During Lunch with Pippa Hudson on Cape Talk 567, in her Family Matters slot, Pippa discusses the importance of palliative care.
In conversation with Dr Margie Venter, a palliative care doctor and secretary of PALPRAC, they chat about what palliative care is, who might benefit from it and how the pandemic has releaved the gaps in palliative care services in South Africa.
Patients and their families facing serious illnesses often have to go it alone, and should be offered an extra layer of skilled, medical support called PALLIATIVE CARE. This should be the norm, from the time of diagnosis. This is not happening in the private healthcare sector. Why not and is there a solution?
As companions in care, palliative care teams are experts at helping with control of pain and other distressing symptoms, complex medical decision-making and offer emotional and spiritual support. However, most patients are not afforded the opportunity to have a palliative care team joining them on their journey with serious illness, even in the private sector. As it stands, patients are lucky to be receiving two weeks of care at home by a trained carer. Most, when their symptoms are uncontrolled or their condition deteriorates, need to go back into hospital. This is usually not the preferred choice of patients and families.
Advocacy for palliative care is growing globally, but medical schemes remain slow to act. The National Policy Framework and Strategy on Palliative Care was signed in South Africa in 2017. In the foreword of the document, Dr S.M. Dhlomo MEC for Health KwaZulu-Natal, states: “The World Health Assembly (WHA) Resolution reminds us that integrated palliative care is a basic human right, and that this right has been violated in our country, and in many low- and middle-income countries through neglect of palliative care as an integral part of the continuum of care.”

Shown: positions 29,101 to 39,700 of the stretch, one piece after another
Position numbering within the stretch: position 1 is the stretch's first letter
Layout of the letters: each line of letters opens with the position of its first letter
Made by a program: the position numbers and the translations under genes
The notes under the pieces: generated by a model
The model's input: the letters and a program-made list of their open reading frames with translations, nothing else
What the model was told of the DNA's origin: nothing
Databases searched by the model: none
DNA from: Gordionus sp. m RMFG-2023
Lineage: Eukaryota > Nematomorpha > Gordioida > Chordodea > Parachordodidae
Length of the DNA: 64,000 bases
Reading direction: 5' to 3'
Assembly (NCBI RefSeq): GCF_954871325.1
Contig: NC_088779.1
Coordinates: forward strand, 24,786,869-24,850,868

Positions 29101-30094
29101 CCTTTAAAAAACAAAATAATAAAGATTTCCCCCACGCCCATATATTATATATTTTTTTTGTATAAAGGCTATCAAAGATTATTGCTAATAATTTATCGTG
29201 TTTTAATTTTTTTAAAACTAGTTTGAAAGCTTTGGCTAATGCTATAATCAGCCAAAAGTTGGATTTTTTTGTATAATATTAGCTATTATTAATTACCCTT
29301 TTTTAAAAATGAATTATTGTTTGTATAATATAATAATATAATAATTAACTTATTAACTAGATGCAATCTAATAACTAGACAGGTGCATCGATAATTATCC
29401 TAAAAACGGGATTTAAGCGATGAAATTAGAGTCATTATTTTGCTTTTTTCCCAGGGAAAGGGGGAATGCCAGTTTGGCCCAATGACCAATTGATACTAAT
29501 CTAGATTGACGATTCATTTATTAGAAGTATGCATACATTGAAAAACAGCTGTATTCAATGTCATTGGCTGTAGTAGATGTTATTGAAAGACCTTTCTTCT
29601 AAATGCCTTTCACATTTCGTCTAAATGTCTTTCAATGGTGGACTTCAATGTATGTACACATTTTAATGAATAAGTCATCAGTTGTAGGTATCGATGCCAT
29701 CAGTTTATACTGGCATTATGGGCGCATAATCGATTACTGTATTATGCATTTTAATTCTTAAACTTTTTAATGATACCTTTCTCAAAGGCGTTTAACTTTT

This policy, along with the fact the palliative care is considered part of Universal Health Coverage and is in the process of becoming a Prescribed Minimum Benefit (PMB) level of care in South Africa, implies that medical schemes can no longer shy away from reimbursing palliative care to patients with serious illness. They can also not expect providers to carry the burden of these costs. Robust, quality palliative care teams will only be established if they are financially sustainable. Schemes stand to benefit as patients are mostly able to be cared for at home, avoiding unnecessary and costly hospitalisations.
The way medical schemes reimburse palliative care providers for their services (if at all) remains one of the key barriers to palliative care access. In essence schemes pay a set rate for every consultation. This is called ‘fee-for-service’. This rate per consultation is typically very low, and does not take into account the long duration or complexity of such consultations. In addition, a lot of what these teams do is hold the space for patients and families: being available when there is a need, coordinating care by talking to other team members or doctors involved in the patient’s care, checking in proactively via whatsapp and so on. This is not time that can be billed for. And so, as a palliative care doctor is not seeing 4 or 5 patients an hour in their surgery, this way of reimbursement makes it virtually impossible for sustainable palliative care teams to exist.